HOUSTON — This is a milestone summer for Mauro Manotas, and not only because he’s emerging as one of the most prolific scorers in MLS.
The Houston Dynamo striker moved into his own apartment a month ago, bringing to an end an unusual living arrangement that’s credited with helping him find his feet in Texas — and ultimately, his scoring touch in MLS.
Before signing Manotas from Colombian side Uniautonoma in 2015, senior vice president and general manager Matt Jordan promised the teenager’s parents that he would help the kid from northern Colombia settle in a big city in a faraway country.
“I personally gave my word that we would make sure that we would help him adapt and make sure he was taken care of, leaving home at such a young age,” Jordan said.
It’s common for young players to live together and for a club to connect them with other immigrants to offer tips and support — as in the case of recent Dynamo signing Adam Lundkvist, who was put in contact with a Swedish family in Houston.
But Jordan — mindful of the challenges he faced as a young goalkeeper who moved from Dallas to Denmark in 2003 — went farther. Since they lived nearby, he often drove Manotas to training. Most importantly, Jordan placed him with a host family. That happens at the academy level, but is rare in MLS.
“As a player, when you’re going into a new environment at such a young age, having that support system is vitally important and I think it’s played a huge part in his adaptation here in Houston, to our club, and ultimately to our performances on the field,” Jordan said.
No other Dynamo player is currently with a host family, but head coach Wilmer Cabrera knows that it’s essential for his players to feel comfortable off the field, especially as Houston forge an increasingly multi-national, multi-lingual identity. About half of the roster is foreign-born — a contrast from five years ago, when less than a third of the squad hailed from overseas and only two did not speak English as their first language.
“We’re trying to be cautious about getting the players and identifying the environment, the family aspect, and being sure that they can deal with all these situations off the field,” he said. “He arrived young, he was a teenager, but he’s been very professional, learning, working hard and adapting.”
Jordan found ideal hosts for Manotas in Ed and Ingrid Chavez, bilingual parents of two teenage kids. “He called my wife madre, mother. He’d call me Señor Ed,” Chavez said. “Definitely an addition to the family — a son.”
For years, Ed Chavez has worked matchday security at BBVA Compass Stadium, where he’s stationed outside the home locker room. He’s a familiar face in the stadium and a reliably supportive voice when they drove home together after games.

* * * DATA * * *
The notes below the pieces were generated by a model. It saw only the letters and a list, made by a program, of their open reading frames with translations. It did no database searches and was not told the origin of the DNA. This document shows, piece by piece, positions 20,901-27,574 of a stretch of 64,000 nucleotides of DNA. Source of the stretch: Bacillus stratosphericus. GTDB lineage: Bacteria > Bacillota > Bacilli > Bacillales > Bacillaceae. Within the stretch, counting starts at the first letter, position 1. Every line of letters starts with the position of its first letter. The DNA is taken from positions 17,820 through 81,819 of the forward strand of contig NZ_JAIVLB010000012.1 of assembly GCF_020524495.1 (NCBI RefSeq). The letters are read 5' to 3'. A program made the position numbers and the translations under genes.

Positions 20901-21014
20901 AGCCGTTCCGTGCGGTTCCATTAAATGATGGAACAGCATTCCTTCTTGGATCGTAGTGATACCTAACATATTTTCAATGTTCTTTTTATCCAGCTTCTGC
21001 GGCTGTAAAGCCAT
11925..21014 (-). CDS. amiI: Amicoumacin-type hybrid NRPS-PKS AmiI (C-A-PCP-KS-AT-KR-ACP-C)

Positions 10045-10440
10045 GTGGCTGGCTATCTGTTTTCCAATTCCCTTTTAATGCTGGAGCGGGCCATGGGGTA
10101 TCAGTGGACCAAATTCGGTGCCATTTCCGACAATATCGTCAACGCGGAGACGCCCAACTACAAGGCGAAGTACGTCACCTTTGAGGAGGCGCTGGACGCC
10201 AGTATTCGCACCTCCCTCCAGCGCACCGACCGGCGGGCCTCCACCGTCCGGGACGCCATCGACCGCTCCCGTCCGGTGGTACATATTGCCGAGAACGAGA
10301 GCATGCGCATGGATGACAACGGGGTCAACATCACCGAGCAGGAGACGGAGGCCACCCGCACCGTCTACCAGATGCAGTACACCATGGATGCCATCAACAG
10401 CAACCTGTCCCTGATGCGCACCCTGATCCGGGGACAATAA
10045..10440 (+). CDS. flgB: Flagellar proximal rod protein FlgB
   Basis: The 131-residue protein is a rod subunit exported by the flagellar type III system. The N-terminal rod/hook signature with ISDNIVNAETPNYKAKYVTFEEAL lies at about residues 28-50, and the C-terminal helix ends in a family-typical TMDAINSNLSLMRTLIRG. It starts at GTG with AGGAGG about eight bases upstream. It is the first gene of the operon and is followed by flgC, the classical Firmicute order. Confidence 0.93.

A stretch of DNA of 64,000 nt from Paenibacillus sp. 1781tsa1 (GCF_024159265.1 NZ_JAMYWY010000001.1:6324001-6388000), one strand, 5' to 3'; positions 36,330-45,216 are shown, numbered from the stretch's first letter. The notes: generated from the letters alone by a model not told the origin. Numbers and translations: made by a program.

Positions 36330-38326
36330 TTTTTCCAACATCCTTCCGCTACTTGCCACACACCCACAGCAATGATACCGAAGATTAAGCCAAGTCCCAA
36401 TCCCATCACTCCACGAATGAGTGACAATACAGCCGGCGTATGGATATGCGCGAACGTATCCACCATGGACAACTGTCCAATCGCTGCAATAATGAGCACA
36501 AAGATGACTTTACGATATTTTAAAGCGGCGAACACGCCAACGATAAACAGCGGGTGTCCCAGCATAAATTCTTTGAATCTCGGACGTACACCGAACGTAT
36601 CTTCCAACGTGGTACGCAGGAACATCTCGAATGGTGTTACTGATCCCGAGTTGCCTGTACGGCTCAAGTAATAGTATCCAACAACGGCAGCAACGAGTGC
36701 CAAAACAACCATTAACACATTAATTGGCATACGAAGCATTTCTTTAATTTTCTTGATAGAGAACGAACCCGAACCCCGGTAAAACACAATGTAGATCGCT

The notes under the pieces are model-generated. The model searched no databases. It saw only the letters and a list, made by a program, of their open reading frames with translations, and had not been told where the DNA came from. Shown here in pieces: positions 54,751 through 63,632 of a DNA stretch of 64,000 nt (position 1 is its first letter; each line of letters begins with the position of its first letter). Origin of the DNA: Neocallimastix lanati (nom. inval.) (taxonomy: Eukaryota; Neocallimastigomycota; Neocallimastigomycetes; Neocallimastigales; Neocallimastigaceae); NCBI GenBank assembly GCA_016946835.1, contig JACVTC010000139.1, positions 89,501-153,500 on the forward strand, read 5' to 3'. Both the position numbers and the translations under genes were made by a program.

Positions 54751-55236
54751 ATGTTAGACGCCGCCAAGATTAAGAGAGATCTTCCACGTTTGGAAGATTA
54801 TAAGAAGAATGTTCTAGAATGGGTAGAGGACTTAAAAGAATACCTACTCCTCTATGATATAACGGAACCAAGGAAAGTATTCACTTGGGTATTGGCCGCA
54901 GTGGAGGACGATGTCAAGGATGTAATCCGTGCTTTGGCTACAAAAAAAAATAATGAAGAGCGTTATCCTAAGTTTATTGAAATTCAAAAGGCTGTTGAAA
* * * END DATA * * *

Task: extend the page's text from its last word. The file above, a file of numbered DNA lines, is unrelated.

“We adjusted to him and he adjusted to us, it worked out good and he’s grown a lot, mentally and physically. At that age, coming from another country, you need support,” Chavez said, taking pride as Manotas blossomed from a kid who was baffled by a drive-through car wash and frozen by Houston’s ubiquitous air conditioning to an independent young man who became a regular starter last year.
“They helped me get adapted to the country, to the language, the culture, the food, everything,” Manotas, who turned 23 this month, said through a translator. “I had a great time with the Chavez family but now it’s time for me to grow in that area of my life, I feel I’ve got a better grasp of the language now and I wanted to go out and be on my own.”
Cabrera needed Manotas to deliver mature performances after the January exit of Erick “Cubo” Torres, who broke Brian Ching’s club MLS single-season scoring record with 14 goals in 2017 as the Dynamo made a surprise run to the Western Conference Championship.
Houston lost 3-1 to the Philadelphia Union on Wednesday, a rare home setback that leaves Cabrera’s men with plenty to do if they’re to reach the playoffs again. They visit Portland on Saturday (11 pm ET | Full TV & Streaming Info).
The bright spot was yet another goal from Manotas — the sixth in his past seven MLS appearances, taking him to 11 for the season - one more than his total last year and just three behind Torres’ record with 14 fixtures remaining.
Lithe and composed in front of goal, Manotas has also found the net three times in the U.S. Open Cup, leaving him poised to overtake ex-Dynamo striker Will Bruin (16 goals in 2012 including the postseason) as the franchise’s record single-season scorer in all competitions.
“It’s something that I set myself at the beginning of the season and now that I have broken my personal record I’m going for the single-season for the team and once I get to that to that point I’m going for the all-competitions team record,” he said.
His mother was at the stadium on Wednesday on one of her twice-yearly trips to Texas. When will his other relatives be in town? If Manotas keeps scoring at this rate, he’s likely to see them in the fall.
“The rest of the family will come if we make it to the playoffs,” he said.